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Last Updated: 08/24/2015

NCI-MATCH Trial Is Now Enrolling Patients

The NCI-Molecular Analysis for Therapy Choice (NCI-MATCH) trial opened the week of August 17, 2015 through NCI’s National Clinical Trials Network (NCTN). NCI-MATCH seeks to determine whether treating cancers with drugs that target their molecular abnormalities will show evidence of effectiveness. Patients’ tumors will be analyzed to determine whether they contain genetic abnormalities upon which a drug being used in the trial could have an effect (“actionable mutations”), and treatment will be assigned based on which abnormality is present.

Unique aspects of NCI-MATCH:

  • It is a collaborative effort between ECOG-ACRIN Cancer Research Group, one of the five NCTN groups, and NCI’s Division of Cancer Treatment and Diagnosis, with each contributing equally to the design and implementation of the trial.

  • The trial uses molecular eligibility criteria that accept patients with any solid tumor or lymphoma, including rare tumors.

  • The trial uses rigorously validated laboratory eligibility assays, including a next-generation sequencing platform that detects mutations, indels (insertions or deletions in DNA), chromosome translocations, and gene amplifications in over 140 genes relevant to cancer; it also uses a validated immunohistochemistry assay that could detect loss of activity for the PTEN protein.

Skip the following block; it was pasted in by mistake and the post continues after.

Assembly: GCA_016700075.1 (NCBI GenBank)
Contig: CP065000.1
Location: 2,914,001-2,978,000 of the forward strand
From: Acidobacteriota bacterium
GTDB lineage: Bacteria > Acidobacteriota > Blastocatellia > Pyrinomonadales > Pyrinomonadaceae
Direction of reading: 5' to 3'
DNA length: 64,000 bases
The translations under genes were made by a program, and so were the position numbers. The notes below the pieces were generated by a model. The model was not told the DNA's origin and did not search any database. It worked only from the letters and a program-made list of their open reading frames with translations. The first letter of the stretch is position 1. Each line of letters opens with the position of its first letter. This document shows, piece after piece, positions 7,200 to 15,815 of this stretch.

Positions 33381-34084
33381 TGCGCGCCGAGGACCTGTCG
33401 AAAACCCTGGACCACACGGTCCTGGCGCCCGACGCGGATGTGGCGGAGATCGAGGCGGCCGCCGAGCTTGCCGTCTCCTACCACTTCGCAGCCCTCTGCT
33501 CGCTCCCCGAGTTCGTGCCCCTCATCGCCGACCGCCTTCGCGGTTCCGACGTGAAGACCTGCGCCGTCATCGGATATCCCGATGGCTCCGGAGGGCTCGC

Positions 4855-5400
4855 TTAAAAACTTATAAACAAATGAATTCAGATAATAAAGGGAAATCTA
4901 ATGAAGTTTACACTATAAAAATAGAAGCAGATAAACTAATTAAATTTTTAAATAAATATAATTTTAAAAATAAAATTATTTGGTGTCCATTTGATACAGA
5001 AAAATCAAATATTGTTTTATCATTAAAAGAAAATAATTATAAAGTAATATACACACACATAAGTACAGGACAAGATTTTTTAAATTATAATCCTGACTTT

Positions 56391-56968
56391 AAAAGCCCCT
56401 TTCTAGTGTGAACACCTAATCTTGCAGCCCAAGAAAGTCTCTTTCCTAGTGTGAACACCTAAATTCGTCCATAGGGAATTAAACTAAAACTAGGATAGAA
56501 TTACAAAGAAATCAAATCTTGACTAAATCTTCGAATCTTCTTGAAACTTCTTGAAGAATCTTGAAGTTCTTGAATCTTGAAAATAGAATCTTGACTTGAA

• These assays will be performed on biopsies obtained just prior to trial entry, with a turnaround time of about 2 weeks — a key aspect of NCI-MATCH. This approach should ensure that the molecular information about the tumor is as current as possible, avoiding a potential problem in which specimens obtained earlier in the disease’s course no longer reflect the molecular status of the tumor after exposure to additional treatments.

Because it has been demonstrated that many driver mutations exist in low prevalence across tumor types (1% to 10%), NCI-MATCH was designed to include enough targeted agents to address a large number of molecular treatments to address those alterations. Hopefully, the breadth of NCI-MATCH will not only aid in finding evidence of activity of particular agents, but also allow evaluation of that signal, even in rarer tumors, by expansion of that particular arm. NCI and ECOG-ACRIN are hoping that initial findings from the first arms will be available in the next few years and that results from all arms of the trial will be available early next decade. The trial is now open in the NCTN, including the Children’s Oncology Group, for patients 18 years of age or older.